Concluding my series of commentaries on the findings of the “Impact of Fire Attack Utilizing Interior and Exterior Streams on Firefighter Safety and Occupant Survival” collection of UL experiments, this installment will cover the 18 “Tactical Recommendations” from the “Full Scale Experiments” (https://ulfirefightersafety.org/docs/DHS2013_Part_III_Full_Scale.pdf). Inspired by the findings from this study, but also referencing those of several prior UL research projects, including the Water Mapping and Air Entrainment portions of this series of experiments, and other fire attack and ventilation tests performed over the past decade, these “lessons” were compiled by the members of its Fire Service Technical Panel:
Name Fire Department
Steve Brisebois Montreal Fire Department
Matt Carrigan Montgomery County Fire and Rescue Service
Tony Carroll District of Columbia Fire and Emergency Medical Service Department
Albert Castillo Houston Fire Department
Chad Christensen Los Angeles County Fire Department
John Chubb Dublin Fire Brigade
Danny Doyle Pittsburgh Fire Department
Aaron Fields Seattle Fire Department
Jason Floyd Las Cruces Fire Department
John Gallagher Boston Fire Department
Chad Green Anchorage Fire Department
Kelly Hanink Riverside Fire District
Samuel Hittle Wichita Fire Department
Jacob Hoffman Toledo Fire/Rescue Department
Josh Hummel Howard County Department of Fire and Rescue Services
Jerry Knapp West Haverstraw Fire Department
Dennis Legear Oakland Fire Department (Ret.) / LEFD Consulting
Nick Martin Columbia Fire Department
Ray McCormack Fire Department of New York
John McDonough New South Wales Fire Department
Jordan Mohr Sedgwick County Fire District 1
Hans Neiling Zuid Limburg Fire
Steve Pegram Goshen Township Fire and EMS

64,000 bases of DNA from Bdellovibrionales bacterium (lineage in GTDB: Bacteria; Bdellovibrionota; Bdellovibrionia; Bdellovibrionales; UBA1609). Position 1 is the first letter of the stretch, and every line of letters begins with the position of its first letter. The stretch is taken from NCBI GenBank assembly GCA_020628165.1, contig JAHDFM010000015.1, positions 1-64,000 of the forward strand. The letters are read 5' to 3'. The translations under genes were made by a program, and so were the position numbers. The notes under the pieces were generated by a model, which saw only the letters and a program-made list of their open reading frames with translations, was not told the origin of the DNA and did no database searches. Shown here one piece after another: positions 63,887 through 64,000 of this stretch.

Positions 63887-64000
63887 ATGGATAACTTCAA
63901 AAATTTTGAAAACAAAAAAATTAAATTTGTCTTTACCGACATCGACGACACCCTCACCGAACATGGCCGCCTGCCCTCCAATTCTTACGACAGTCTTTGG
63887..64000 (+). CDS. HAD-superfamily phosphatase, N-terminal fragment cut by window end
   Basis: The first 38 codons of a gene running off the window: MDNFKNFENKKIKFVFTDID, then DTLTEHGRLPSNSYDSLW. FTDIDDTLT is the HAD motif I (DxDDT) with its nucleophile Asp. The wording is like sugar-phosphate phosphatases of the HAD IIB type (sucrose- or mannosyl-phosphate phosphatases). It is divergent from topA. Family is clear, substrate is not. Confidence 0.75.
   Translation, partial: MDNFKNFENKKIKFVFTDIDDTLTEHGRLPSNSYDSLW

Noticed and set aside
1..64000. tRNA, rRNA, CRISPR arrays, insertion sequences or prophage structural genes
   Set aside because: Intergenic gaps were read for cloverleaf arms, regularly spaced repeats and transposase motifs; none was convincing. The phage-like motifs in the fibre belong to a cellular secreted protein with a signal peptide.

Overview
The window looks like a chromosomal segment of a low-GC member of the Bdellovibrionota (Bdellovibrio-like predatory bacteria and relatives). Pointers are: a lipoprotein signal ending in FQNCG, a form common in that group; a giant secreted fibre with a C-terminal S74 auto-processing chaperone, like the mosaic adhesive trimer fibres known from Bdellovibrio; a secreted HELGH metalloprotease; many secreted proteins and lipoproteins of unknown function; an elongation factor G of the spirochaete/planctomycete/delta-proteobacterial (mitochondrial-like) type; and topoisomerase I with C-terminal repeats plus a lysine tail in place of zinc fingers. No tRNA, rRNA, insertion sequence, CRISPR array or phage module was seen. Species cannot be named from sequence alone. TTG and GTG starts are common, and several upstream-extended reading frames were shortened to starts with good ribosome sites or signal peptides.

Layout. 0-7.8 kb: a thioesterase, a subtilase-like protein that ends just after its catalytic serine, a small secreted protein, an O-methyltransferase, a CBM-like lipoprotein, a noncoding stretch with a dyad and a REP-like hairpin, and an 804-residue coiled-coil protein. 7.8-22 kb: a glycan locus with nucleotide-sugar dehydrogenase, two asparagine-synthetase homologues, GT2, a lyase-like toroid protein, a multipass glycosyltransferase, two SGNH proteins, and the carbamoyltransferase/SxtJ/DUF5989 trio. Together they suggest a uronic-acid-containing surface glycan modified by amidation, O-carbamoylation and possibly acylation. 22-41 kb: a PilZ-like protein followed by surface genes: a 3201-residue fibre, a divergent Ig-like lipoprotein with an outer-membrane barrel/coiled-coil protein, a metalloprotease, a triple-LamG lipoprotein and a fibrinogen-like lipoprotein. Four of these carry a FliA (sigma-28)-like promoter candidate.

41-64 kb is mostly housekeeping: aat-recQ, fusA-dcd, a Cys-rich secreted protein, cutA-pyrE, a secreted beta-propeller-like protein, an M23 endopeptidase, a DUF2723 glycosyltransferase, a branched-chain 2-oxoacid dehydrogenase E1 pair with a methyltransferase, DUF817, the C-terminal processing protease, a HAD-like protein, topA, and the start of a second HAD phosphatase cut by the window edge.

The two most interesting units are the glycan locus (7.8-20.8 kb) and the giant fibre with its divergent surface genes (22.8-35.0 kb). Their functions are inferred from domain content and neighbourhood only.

As with my previous installments, the reader is encouraged to review the study itself, rather than relying on this writer’s opinions and interpretations. If for no other reason, the amount of valuable information in the report far exceeds that which can reasonably be included in this format, so making the effort to study the details is time well spent. I have also condensed the 18 separate recommendations into three related groups, covering what I believe to be the most important finding (Fastest Water Wins), data on survivability (Extinguishment Supports Rescue), and assorted new insights (Practical Lessons). (Please note that this approach will result in a list that is in a slightly different order than that which is included in the original document.) The numbers preceding each topic refer to the corresponding section of the report, where additional supportive and explanatory information can be found.
Fastest Water Wins
Four of the recommendations serve to describe this key takeaway from the experiments, each addressing it from different perspectives, with 7.7 Water in the Fire Compartment Matters, and so does Timing doing so most clearly. This advice emphasizes that it is not important from which direction (exterior or interior of the structure) the water is flowed, but how quickly it can be placed into the room containing the burning material. The previous arguments about attacking from the unburned or burning side have been muted by the new understanding that the best choice is whichever side you can reach first with the hose stream. 7.2 Transitional Attack With Fire Showing Near the Entry Point and 7.3 Fire Showing Remote from Primary Entry Point cover the two general situations a nozzle operator will face, each still concluding that the best choice is that which will most quickly allow water to reach the burning material.
Finally, 7.1 Interior Suppression With Only Smoke Showing addresses the circumstance where the seat of the fire is not immediately evident, as when an entire structure is charged with thick smoke, and suggests that in that instance an immediate attack from the nearest entryway should be initiated. While this advice is pragmatic and sound, it is only applicable when there is a failure of the various methods of determining the location of the fire, particularly the 360 degree survey and the use of a Thermal Imaging Camera (TIC). Also, this “When in Doubt, Go In and Put it Out” approach is easier to apply to the “laboratory” setting the expert panel was considering, where the location of the fire was known to be on the entry level, there was no basement, and attack was initiated before the structure had time to decay. At any non-staged incident, the presence of extensive smoke and heat exhausting under pressure requires careful analysis before committing interior crews. Still, the underlying message – that getting water onto the fire is the primary goal, from whichever, or any, direction – remains valid.
Extinguishment Supports Rescue